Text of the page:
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The Carpetbagger Report » ‘Deliberate and careful misrepresentations’

April 24, 2007

There’s been a lot of news lately about the gag that was put on the military, regarding the friendly fire murder of Pat Tillman. The Carpetbagger Report highlights the latest news.

Pat Tillman’s death in Afghanistan has gone from being tragic to suspicious to scandalous. As you probably know, Tillman, a former NFL star who retired from football to become an Army Ranger, was killed in Afghanistan in 2004 and his death was quickly seized upon for public relations purposes. In fact, the Army said Tillman was killed by enemy gunfire when he led his team to help another group of ambushed soldiers.

That wasn’t true — Tillman died as a result of friendly fire. The Pentagon knew better, but was reluctant to say so. A few weeks ago, we learned, “Just seven days after Pat Tillman’s death, a top general warned there were strong indications that it was friendly fire and President Bush might embarrass himself if he said the NFL star-turned-soldier died in an ambush… The memo reinforces suspicions that the Pentagon was more concerned with sparing officials from embarrassment than with leveling with Tillman’s family.”

What’s more, it took five weeks for Tillman’s family to learn about the incident, in part because, “within hours of Pat Tillman’s death, the Army went into information-lockdown mode, cutting off phone and Internet connections at a base in Afghanistan, posting guards on a wounded platoon mate, and ordering a sergeant to burn Tillman’s uniform.”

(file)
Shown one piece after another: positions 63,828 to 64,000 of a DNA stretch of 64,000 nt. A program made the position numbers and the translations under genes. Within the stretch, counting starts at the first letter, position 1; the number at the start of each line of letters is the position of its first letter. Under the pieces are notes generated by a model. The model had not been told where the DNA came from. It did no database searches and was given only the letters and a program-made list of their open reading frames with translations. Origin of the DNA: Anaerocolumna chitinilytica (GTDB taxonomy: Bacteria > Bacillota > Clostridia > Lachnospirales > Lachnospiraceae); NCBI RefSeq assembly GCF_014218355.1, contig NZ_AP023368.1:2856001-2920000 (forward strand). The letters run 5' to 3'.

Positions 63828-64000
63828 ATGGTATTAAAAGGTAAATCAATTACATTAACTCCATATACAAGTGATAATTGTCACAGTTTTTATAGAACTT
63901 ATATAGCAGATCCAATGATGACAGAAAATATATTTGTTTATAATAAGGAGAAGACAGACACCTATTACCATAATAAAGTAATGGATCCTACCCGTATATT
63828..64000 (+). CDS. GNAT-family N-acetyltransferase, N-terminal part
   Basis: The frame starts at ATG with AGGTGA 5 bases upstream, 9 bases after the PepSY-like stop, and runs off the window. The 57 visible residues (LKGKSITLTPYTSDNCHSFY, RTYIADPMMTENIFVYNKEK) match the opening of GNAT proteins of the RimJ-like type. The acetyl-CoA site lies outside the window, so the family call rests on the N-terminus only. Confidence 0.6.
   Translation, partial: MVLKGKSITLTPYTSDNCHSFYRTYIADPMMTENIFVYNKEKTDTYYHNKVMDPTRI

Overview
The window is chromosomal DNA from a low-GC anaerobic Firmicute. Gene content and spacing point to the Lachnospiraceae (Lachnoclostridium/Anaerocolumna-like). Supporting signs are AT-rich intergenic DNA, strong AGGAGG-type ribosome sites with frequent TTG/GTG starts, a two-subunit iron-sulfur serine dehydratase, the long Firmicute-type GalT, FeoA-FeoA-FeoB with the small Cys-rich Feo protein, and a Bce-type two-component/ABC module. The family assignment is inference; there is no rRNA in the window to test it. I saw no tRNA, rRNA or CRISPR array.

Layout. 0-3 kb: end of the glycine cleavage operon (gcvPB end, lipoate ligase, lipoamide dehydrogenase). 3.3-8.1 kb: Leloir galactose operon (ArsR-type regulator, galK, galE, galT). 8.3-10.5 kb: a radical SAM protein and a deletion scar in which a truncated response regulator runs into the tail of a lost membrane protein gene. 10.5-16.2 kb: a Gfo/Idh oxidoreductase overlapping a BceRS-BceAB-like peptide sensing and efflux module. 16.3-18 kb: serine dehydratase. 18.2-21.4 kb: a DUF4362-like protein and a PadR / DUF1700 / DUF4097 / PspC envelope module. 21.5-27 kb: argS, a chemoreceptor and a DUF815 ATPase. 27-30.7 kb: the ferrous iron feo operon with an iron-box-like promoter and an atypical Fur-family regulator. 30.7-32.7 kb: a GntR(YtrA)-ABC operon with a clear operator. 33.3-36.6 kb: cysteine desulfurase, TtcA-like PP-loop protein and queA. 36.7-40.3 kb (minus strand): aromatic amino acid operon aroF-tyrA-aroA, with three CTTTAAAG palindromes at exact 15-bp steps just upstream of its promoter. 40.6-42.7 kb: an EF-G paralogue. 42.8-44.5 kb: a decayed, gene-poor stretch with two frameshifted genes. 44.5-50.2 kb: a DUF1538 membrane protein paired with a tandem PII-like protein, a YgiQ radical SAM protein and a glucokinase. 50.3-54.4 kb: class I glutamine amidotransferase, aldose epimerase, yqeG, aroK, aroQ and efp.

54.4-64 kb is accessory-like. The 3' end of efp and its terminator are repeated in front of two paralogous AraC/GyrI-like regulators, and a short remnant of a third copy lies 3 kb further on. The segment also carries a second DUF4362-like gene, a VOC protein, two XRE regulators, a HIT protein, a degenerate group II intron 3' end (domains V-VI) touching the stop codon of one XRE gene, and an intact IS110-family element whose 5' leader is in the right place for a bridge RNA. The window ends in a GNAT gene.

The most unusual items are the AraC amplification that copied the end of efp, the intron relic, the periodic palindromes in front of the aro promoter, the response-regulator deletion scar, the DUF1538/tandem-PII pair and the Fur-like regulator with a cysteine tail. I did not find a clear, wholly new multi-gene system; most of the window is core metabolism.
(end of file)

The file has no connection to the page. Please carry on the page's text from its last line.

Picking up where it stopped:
Steve points out that this is another worthwhile pursuit of Henry Waxman. The Tillman family and Jessica Lynch testified in front of Representative Waxman’s committee today.

The Rest of the Story

Steve concludes with the best line [emphasis mine]:
It’s not enough, apparently, to honor and celebrate the thousands of Americans who volunteer to serve and do their duty; the Bush administration seems to believe the truth needs to be “dramatized.” Maybe it’s to encourage recruiting, maybe it’s to rally support for mishandled military campaigns. Either way, it’s dishonest and today’s hearing is yet another embarrassment for an administration that has a problem with the truth.

“The government violated its most basic responsibility,” said Waxman.

If I only had a nickel for every time I’ve heard that phrase over the last six years….

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